In 2015, mental health services were added to the Israeli National Health Insurance package of services. As such, these services are financed by the budget which is allocated to the Health Plans according to a risk adjustment scheme. An inter-ministerial team suggested a formula by which the mental health budget should be allocated among the Health Plans. Our objective in this study was to develop alternative rates based on individual data, and to evaluate the ones suggested.
The derivation of the new formula is based on our previous study of all psychiatric inpatients in Israel in the years 2012–2013 (n = 27,446), as well as outpatients in one psychiatric clinic in the same period (n = 6115). Based on Ministry of Health and clinic data we identified predictors of mental health services consumption. Age, gender, marital status and diagnosis were used as risk adjusters to calculate the capitation rates for outpatient care and inpatient care, respectively. All prices of services were obtained from the Ministry of Health tariffs. These rates were modified to include non-users using restricted models.
The mental health capitation scales are typically “humped” with regard to age. The rates for ambulatory care varied from a minimum 0.19 of the average consumption for males above the age of 85 to a maximum of 1.93 times the average for females between the ages of 45–54. For inpatient services the highest rate was 409.25 times the average for single, male patients with schizophrenia spectrum diagnoses, aged 45–54. The overall mental health scale ranges from 2.347 times the average for men aged 45–54, to 0.191 for women aged 85+. The modified scale for the entire post-reform package of benefits (including both mental health care and physical health care) is increasing with age to 4.094 times the average in men aged over 85. The scale is flatter than the pre-reform scale.
The risk adjustment rates calculated for outpatient care are substantially different from the ones suggested by the inter-ministerial team. The inpatient rates are new, and indicate that for patients with schizophrenia, a separate risk-sharing arrangement might be desirable. Adopting the rates developed in this analysis would decrease the budget shares of Clalit and Leumit with their relatively older populations, and increase Maccabi and Meuhedet’s shares. Future research should develop a risk-adjustment scheme which covers directly both mental and physical care provided by the Israeli Health Plans, using their data.
Mental health services in Israel are included in the third addendum to the National Health Insurance Law (1994) , along with other services that until the law came into effect were provided by the state. Accordingly, most ambulatory and hospitalization services were provided in the past by government operated mental health clinics and hospitals, rather than by the Health Plans. This dichotomy of separation of psychiatric and other mental health services from the rest of health care is undesirable in the opinion of the majority of those concerned, primarily with regarding patients who suffer from psychiatric disorders. The inclusion of mental health in the basic health package provided by the Health Plans is essential for the following reasons:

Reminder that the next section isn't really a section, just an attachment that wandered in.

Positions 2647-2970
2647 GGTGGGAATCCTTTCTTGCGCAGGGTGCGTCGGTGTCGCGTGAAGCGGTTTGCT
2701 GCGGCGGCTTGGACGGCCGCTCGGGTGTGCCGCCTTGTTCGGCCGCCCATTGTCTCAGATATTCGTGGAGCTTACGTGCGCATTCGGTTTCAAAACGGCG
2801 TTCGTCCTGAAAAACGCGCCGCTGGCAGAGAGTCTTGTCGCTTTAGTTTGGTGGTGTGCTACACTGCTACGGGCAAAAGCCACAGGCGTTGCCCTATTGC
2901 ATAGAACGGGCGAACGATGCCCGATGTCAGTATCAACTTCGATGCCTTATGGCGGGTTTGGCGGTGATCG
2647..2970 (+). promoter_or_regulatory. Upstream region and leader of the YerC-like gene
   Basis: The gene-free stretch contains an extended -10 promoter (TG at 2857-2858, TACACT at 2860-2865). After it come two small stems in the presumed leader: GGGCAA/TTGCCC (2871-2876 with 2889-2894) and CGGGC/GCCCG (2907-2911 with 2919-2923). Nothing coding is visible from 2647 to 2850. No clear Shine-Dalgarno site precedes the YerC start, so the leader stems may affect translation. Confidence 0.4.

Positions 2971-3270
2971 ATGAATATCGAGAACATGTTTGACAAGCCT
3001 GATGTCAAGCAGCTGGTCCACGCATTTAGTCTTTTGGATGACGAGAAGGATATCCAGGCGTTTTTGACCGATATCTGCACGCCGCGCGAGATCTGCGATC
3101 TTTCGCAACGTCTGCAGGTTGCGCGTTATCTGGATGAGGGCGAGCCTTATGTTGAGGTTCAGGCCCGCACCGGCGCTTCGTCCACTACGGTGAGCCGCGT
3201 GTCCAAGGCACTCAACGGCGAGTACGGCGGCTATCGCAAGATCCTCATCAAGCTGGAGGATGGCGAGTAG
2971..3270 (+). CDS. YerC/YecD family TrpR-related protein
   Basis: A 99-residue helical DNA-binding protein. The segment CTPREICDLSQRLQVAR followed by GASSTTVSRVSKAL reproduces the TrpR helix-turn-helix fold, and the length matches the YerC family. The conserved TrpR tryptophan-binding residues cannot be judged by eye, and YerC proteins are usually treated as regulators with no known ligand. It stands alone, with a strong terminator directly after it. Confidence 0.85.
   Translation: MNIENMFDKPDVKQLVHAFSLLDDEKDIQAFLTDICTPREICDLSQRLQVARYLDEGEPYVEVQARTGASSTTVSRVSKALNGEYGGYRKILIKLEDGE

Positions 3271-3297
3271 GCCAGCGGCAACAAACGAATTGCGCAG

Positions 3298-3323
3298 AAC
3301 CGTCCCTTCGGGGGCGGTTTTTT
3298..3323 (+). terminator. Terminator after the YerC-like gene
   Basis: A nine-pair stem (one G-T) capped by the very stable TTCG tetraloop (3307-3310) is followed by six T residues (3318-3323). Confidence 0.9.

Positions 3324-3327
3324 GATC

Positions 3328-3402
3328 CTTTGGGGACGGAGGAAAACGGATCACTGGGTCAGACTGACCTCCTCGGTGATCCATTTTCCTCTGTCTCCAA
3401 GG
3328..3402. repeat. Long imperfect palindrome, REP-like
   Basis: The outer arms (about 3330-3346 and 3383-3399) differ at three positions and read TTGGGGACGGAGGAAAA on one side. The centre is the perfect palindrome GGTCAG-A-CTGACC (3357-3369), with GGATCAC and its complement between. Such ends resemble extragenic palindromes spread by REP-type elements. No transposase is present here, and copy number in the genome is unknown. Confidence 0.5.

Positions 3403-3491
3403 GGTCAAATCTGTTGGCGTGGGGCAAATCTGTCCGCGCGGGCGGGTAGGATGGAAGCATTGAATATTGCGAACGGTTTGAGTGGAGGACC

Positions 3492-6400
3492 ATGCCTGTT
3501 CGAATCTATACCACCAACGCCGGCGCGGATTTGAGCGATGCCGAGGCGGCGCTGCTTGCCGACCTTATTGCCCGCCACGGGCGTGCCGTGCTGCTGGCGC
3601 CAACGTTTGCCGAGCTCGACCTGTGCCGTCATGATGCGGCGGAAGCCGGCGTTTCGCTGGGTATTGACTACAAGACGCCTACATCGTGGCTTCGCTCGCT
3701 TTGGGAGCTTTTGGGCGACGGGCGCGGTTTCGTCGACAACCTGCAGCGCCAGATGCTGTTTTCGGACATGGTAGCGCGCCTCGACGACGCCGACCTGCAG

Psychiatry is a medical branch in every respect. The separation between physical and mental health is rooted in relatively new Western philosophical doctrines that are not accepted any more . The scientific discoveries of medicine in the past seventy years have proven that all mental activity, both normal and pathological, has a correlation with brain activity. Much of the treatment of psychiatry today is pharmacological. In many psychiatric patients, there are accompanying medical problems that require integrated medical treatment. Treatment under the same framework is expected to improve its quality and efficiency [3, 4].
The separation between psychiatric care and other medical treatments perpetuates the stigma that has afflicted people with mental health problems.
The provision of mental health services by the state was done in the past without a clear definition of the package of services to which the residents of Israel are entitled, and without an incentive for the state to take care of the proper level of provision of services. For example, most of the services were provided in old buildings and without quality control of the treatment given, while patients waited in line for very long periods of time.
Since the enactment of the National Health Insurance Law, several failed attempts were made to include mental health services as part of the health package of services that the Health Plans are obliged to provide (“the mental health insurance reform”). In 2003, a decision to do so was made by the government, following which negotiations were held between the Ministries of Health and Finance and the rest of the parties involved, and in 2008–2012 an effort was made to implement the change in the framework of the legislation . These efforts encountered many difficulties, among others, the objection of professionals who feared that the quality of service provided to patients would be impaired, and who suggested that government owned clinics should remain in their current format (the “benevolent reform”) . In the end, a regulation was issued by the Minister of Health to include mental health services in the health services package as of 1/7/15 .
Towards the inclusion of mental health in the health services package, the Ministry of Health and the Health Plans began the process of evaluating and establishing new services . For the purpose of expansion, the services package budget was increased by NIS 1.261 billion for hospitalizations and NIS 0.776 billion for ambulatory services.